- Higher Frame Rates and Resolutions: HDMI is capable of higher frame rates and resolutions. In laymen terms, it means the movement you see on screen is close to a real-life movement, where what you see isn’t limited to 24 frames per second. You can see this difference when watching a 60 Fps or more videogame or movie like The Hobbit by Peter Jackson. Buttery smooth animation or real-time moves from sports teams in the NBA or the NFL. Most HDTVs carry HDMI 1.3 or 1.4 though, while most DVD and BD players play 1080p or upscaled 720p. As long as it’s not 4K, the component video doesn’t look as bad, especially with its 1080i capabilities.
The Bottom Line
HDMI is better, but why is it better? Is it because it’s digital while YPbPr is analog? Or maybe because HDMI is a current standard still being updated with newer and better specifications? It’s all of that and more.
YPbPr, at best, is a DVD-quality 480i kind of standard that can be upgraded to YCbCr that can reach 1080i instead. It works well with the Nintendo Wii and its A/V connection, in case you want to be able to play the Wii on an HDTV (you need a component to HDTV converter for this to work). It works great with certain DVDs or even early Blu-Ray Disc players as well as vintage VCRs. However, it’s an obsolete standard while HDMI is still being updated from 4K to 8K all the way to 10K and beyond. It’s kind of a wash that HDMI is superior to YPbPr, but there are certain applications wherein only component video formats can shine, like vintage connections.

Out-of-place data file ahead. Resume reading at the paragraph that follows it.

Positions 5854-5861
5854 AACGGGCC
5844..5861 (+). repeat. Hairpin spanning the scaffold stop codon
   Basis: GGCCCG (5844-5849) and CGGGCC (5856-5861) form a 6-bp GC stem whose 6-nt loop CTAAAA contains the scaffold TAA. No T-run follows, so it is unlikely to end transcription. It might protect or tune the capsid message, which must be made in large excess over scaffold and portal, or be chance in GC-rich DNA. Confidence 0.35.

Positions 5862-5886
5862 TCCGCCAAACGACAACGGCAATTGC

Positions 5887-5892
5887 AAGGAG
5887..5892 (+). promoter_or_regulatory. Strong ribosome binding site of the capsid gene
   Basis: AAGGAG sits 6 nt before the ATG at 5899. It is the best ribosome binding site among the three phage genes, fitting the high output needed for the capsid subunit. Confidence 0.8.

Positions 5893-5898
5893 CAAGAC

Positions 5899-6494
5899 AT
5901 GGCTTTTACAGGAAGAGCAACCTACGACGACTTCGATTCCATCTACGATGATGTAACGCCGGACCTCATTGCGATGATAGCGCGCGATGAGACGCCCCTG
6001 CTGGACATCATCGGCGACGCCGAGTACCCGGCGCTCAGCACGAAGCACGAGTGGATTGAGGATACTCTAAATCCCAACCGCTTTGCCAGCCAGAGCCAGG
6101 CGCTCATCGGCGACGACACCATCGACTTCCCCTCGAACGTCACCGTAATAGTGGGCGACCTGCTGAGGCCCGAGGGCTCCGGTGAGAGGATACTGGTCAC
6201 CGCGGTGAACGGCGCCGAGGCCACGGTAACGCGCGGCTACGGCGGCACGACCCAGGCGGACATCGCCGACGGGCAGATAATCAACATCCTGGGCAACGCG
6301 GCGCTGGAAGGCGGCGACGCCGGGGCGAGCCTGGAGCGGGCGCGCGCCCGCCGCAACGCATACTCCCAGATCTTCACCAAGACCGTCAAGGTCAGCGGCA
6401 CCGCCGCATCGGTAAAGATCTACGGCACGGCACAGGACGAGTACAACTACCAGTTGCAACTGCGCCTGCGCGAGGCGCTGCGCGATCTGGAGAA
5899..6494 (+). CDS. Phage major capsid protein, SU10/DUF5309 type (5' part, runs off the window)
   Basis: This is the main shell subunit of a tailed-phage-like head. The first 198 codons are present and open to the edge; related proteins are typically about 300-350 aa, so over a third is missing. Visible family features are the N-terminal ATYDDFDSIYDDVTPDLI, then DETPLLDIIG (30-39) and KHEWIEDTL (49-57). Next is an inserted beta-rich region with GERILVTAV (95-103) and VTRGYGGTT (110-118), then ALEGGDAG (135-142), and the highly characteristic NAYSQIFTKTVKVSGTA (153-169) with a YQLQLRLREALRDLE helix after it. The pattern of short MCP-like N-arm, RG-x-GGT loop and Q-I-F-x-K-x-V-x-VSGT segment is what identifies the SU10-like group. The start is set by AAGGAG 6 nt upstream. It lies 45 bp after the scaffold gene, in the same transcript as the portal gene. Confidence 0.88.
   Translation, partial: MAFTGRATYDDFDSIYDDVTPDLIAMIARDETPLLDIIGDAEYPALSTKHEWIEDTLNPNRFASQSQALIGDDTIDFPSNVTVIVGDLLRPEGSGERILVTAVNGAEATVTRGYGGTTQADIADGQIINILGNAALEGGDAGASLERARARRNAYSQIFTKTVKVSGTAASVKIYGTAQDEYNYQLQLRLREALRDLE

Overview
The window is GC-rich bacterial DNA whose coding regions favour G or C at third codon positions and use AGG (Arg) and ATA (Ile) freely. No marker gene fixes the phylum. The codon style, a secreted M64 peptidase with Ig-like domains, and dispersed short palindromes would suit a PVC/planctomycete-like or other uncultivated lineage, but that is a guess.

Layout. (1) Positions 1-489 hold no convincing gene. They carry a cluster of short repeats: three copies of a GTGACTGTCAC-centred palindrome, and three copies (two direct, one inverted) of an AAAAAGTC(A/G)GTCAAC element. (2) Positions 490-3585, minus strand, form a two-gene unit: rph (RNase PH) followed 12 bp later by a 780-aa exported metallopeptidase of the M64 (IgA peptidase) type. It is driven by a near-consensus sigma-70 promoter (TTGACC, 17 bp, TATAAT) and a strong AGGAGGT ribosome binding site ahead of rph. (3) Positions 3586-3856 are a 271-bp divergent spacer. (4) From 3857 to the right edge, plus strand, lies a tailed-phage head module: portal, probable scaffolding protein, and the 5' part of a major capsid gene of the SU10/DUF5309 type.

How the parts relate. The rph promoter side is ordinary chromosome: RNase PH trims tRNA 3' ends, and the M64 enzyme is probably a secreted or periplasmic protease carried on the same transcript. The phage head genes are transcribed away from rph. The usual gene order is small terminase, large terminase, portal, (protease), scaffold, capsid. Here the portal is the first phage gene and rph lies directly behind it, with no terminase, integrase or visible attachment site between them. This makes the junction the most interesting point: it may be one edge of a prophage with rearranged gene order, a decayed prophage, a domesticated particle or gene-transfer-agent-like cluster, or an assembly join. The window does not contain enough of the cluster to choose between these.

- “HDMI VS COMPONENT“, TV Blanket, May 19, 2017
- “HDMI vs. YPbPr“, GT Planet, Retrieved September 12, 2020
- “Component Video“, Wikipedia, Retrieved September 12, 2020
- “HDMI versus Component Video: Which is Better?” Blue Jeans Cable, Retrieved September 12, 2020